Accounting body ACCA has warned that ethical standards drawn up by the Auditing Practices Board risk placing an unfair burden on smaller companies. It may force SMEs to hire two firms to do the work previously undertaken by just one.
The controversy centres around the introduction of a category called ‘management threat’ in the standard on provision of non-audit services. This is where auditors make judgements and decisions that are ‘properly the responsibility of management’.
Where a client has ‘knowledgeable management’ to oversee the provision of non-audit services, the firm can continue its engagement. But according to ACCA, smaller companies will struggle to meet this requirement as their management may be considered less knowledgeable.
‘Most smaller businesses rely on their accountants as a one-stop source of advice,’ said ACCA president John Brace. ‘It will be much more costly for them to have to employ two separate firms of accountants. The APB is going to impose rules designed for the stock exchange that make no sense for smaller companies.’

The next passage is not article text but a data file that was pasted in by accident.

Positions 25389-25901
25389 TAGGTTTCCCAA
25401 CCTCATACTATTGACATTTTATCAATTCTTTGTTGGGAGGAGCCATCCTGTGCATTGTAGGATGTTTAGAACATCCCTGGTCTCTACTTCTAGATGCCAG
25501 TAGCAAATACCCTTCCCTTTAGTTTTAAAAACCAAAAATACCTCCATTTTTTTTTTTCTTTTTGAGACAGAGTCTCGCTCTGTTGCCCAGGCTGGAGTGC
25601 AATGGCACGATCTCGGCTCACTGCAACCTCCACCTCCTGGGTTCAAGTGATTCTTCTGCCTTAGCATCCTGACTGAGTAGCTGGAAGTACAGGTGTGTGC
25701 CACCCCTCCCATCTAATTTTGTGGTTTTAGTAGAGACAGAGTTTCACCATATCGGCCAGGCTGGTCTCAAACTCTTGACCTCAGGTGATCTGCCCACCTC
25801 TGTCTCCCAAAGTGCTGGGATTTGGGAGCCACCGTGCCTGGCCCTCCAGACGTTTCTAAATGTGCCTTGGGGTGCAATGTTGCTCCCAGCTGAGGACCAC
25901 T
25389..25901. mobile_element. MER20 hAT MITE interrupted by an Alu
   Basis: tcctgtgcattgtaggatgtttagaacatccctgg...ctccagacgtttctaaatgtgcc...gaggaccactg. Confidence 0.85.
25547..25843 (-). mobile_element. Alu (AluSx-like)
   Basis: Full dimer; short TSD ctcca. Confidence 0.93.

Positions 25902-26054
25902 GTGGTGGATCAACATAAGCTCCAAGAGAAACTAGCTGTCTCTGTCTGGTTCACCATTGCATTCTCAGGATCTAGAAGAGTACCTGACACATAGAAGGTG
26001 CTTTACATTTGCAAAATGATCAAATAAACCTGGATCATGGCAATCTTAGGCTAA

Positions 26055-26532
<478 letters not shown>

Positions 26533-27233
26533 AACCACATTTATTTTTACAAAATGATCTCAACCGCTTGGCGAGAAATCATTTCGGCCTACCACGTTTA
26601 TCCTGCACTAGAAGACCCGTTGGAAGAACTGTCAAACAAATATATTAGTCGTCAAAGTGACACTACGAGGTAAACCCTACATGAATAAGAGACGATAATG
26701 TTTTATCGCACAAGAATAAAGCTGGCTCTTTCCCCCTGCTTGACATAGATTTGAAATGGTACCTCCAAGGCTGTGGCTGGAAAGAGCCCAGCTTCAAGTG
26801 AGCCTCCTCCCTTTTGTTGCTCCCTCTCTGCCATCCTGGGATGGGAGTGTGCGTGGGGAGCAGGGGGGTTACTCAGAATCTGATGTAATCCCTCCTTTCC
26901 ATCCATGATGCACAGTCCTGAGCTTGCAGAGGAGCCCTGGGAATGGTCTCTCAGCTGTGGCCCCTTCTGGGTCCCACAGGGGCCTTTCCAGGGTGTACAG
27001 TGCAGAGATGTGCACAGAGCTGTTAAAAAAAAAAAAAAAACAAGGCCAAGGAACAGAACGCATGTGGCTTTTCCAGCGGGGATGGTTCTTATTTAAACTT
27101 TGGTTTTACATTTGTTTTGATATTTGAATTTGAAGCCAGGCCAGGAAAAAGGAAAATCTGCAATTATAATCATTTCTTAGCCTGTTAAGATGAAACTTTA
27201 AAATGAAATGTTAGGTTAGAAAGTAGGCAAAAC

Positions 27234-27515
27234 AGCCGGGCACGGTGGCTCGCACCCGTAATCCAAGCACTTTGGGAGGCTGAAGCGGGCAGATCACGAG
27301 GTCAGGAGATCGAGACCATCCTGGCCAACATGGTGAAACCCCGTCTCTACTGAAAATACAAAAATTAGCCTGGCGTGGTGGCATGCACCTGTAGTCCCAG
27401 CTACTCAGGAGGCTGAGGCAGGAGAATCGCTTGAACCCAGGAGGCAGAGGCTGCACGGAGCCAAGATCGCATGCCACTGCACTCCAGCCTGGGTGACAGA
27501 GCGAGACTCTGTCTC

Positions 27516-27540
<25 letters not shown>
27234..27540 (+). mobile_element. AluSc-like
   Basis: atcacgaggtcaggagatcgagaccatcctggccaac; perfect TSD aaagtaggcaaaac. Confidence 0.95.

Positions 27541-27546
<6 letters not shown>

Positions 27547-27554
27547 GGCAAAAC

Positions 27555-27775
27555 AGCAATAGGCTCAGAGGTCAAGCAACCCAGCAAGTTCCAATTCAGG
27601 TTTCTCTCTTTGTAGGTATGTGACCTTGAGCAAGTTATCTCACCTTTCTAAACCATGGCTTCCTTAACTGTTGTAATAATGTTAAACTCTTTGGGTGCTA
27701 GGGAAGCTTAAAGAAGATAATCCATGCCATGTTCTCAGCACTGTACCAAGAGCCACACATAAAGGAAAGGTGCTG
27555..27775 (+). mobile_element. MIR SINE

The extra costs associated with using two firms may discourage some companies from having voluntary audits or using additional services to benefit the business, said ACCA.
APB executive director Jon Grant said the board had proposed exemptions for smaller entities for the next three years, during which time the effects of the standards on such companies could be researched. The proposals will be discussed at a meeting on Tuesday.
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